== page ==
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Gravity compensated scales (onboard ship scales)

Load cell scales measure weight, i.e. the force exerted on the object being weighed. Therefore if the value of g varies then so does the weight of our object.

Normally scales do not move around, so once they are calibrated at a particular point on the earth’s surface they will continue to provide accurate weighing.

Now consider a scale onboard a ship. Today’s large fishing vessels have complete processing and packing lines onboard and the weighing scales incorporated in these lines have to work while the ship is in motion. Not only does g vary as the ship changes position, but more significantly, the rise and fall of the ship means that the scales can see changes in g from +0.3 g to -0.3 g in rough conditions. It is clear that normal load cell scales would be unsuitable under these conditions.

Specially designed gravity compensated scales incorporate two load cells. One load cell has the platter connected to it in the normal way, either acting as a single point or as part of a flexure system.

The second identical load cell has a fixed, known mass attached to it. Whatever happens to the value of g , the system knows that this second load cell should always give a constant output.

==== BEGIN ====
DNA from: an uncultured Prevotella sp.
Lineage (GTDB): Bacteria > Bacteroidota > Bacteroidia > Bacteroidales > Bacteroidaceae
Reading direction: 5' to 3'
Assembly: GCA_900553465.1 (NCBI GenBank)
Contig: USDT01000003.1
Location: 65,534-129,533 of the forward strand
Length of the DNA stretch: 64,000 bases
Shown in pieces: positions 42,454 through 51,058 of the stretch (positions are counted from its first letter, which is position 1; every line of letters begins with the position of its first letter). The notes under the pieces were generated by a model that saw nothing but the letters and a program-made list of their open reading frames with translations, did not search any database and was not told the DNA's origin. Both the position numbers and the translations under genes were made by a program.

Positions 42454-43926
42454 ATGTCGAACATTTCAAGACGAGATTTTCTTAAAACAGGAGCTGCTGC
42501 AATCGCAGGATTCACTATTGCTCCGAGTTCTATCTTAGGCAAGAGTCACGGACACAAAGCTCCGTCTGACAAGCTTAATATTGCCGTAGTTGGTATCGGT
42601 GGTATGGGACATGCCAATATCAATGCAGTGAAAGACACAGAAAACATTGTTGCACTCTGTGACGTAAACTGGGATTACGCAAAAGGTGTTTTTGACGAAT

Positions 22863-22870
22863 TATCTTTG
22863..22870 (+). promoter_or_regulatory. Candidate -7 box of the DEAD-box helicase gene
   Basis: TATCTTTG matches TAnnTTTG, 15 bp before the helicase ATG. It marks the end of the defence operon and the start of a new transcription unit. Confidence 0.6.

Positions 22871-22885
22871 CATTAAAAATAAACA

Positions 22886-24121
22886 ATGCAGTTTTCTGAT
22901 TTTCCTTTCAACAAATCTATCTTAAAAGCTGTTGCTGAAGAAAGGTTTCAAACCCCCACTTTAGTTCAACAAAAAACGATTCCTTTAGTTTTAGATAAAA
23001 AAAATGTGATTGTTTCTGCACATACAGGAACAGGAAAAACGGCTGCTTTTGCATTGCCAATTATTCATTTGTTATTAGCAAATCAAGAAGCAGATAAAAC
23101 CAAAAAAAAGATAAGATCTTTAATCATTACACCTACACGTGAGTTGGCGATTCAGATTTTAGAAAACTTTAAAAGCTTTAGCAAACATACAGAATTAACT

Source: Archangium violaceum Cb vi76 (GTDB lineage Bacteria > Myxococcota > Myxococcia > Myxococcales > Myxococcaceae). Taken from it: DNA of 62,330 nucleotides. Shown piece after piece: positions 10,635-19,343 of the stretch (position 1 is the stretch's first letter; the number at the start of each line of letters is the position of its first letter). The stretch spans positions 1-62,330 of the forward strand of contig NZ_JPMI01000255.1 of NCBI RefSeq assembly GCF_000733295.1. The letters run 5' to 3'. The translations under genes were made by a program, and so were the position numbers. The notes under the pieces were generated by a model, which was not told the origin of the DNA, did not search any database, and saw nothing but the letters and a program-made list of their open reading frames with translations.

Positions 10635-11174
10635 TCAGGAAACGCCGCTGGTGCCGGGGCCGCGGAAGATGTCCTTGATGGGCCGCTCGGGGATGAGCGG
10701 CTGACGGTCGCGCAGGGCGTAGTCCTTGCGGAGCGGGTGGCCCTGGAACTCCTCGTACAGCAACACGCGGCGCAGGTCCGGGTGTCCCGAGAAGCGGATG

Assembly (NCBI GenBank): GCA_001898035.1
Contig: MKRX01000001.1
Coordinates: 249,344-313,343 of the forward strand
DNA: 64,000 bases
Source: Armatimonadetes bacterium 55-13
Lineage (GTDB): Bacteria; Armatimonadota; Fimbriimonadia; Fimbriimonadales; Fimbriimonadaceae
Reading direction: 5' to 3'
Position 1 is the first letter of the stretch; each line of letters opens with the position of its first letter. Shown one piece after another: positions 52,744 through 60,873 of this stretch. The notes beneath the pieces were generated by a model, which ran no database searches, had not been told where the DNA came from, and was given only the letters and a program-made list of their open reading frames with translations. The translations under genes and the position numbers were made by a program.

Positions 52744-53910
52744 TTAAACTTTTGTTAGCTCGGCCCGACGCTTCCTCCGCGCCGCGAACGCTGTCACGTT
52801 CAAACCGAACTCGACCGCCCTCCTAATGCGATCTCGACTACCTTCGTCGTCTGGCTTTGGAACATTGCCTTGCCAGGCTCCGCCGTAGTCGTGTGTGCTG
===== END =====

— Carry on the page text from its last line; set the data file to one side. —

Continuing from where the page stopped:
Therefore by monitoring the change in output from this reference load cell as g changes, the output from the first load cell can be ratiometrically adjusted through the electronics to provide a true weight reading which is independent of the change in g caused by the ship moving up and down.

On an historic note, the first patent on this type of weighing equipment was granted in 1967 to Eric Allison carrying out work for the White Fish Authority in Hull in the UK. Patent No 35457/67 describes an electromechanical weighing device subject to movement. Between 1969 and 1971 the first prototype of a gravity compensated scale, developed by Hunting Engineering, was tested onboard ‘The Corialanus’. Unfortunately, through lack of funding at the time, the project did not progress. It was not until the 1980,s that significant advances were made and products became commercially available.

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